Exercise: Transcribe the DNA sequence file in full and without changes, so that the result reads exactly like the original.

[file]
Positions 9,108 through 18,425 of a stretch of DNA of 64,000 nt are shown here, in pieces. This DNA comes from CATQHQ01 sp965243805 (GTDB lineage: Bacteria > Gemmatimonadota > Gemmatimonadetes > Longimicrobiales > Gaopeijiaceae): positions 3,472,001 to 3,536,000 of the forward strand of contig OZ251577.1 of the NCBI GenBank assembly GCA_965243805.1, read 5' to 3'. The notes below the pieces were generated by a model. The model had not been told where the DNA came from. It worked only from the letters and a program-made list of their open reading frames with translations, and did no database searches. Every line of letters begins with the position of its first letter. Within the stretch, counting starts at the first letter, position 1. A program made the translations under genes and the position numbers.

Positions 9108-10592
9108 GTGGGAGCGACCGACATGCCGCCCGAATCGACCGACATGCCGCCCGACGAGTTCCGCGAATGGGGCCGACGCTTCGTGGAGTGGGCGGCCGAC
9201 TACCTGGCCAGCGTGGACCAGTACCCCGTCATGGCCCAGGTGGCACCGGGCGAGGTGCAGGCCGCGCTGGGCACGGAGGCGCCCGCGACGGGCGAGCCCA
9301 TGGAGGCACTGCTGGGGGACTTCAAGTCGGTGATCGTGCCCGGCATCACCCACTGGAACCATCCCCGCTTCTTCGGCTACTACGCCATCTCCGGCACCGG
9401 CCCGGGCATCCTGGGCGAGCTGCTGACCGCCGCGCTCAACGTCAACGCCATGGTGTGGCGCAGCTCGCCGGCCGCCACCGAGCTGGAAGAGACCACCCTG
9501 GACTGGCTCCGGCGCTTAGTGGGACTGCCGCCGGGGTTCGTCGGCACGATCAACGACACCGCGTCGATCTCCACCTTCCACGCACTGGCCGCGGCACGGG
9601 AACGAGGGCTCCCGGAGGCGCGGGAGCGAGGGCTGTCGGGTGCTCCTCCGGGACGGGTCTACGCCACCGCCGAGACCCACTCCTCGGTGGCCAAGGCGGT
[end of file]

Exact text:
Positions 9,108 through 18,425 of a stretch of DNA of 64,000 nt are shown here, in pieces. This DNA comes from CATQHQ01 sp965243805 (GTDB lineage: Bacteria > Gemmatimonadota > Gemmatimonadetes > Longimicrobiales > Gaopeijiaceae): positions 3,472,001 to 3,536,000 of the forward strand of contig OZ251577.1 of the NCBI GenBank assembly GCA_965243805.1, read 5' to 3'. The notes below the pieces were generated by a model. The model had not been told where the DNA came from. It worked only from the letters and a program-made list of their open reading frames with translations, and did no database searches. Every line of letters begins with the position of its first letter. Within the stretch, counting starts at the first letter, position 1. A program made the translations under genes and the position numbers.

Positions 9108-10592
9108 GTGGGAGCGACCGACATGCCGCCCGAATCGACCGACATGCCGCCCGACGAGTTCCGCGAATGGGGCCGACGCTTCGTGGAGTGGGCGGCCGAC
9201 TACCTGGCCAGCGTGGACCAGTACCCCGTCATGGCCCAGGTGGCACCGGGCGAGGTGCAGGCCGCGCTGGGCACGGAGGCGCCCGCGACGGGCGAGCCCA
9301 TGGAGGCACTGCTGGGGGACTTCAAGTCGGTGATCGTGCCCGGCATCACCCACTGGAACCATCCCCGCTTCTTCGGCTACTACGCCATCTCCGGCACCGG
9401 CCCGGGCATCCTGGGCGAGCTGCTGACCGCCGCGCTCAACGTCAACGCCATGGTGTGGCGCAGCTCGCCGGCCGCCACCGAGCTGGAAGAGACCACCCTG
9501 GACTGGCTCCGGCGCTTAGTGGGACTGCCGCCGGGGTTCGTCGGCACGATCAACGACACCGCGTCGATCTCCACCTTCCACGCACTGGCCGCGGCACGGG
9601 AACGAGGGCTCCCGGAGGCGCGGGAGCGAGGGCTGTCGGGTGCTCCTCCGGGACGGGTCTACGCCACCGCCGAGACCCACTCCTCGGTGGCCAAGGCGGT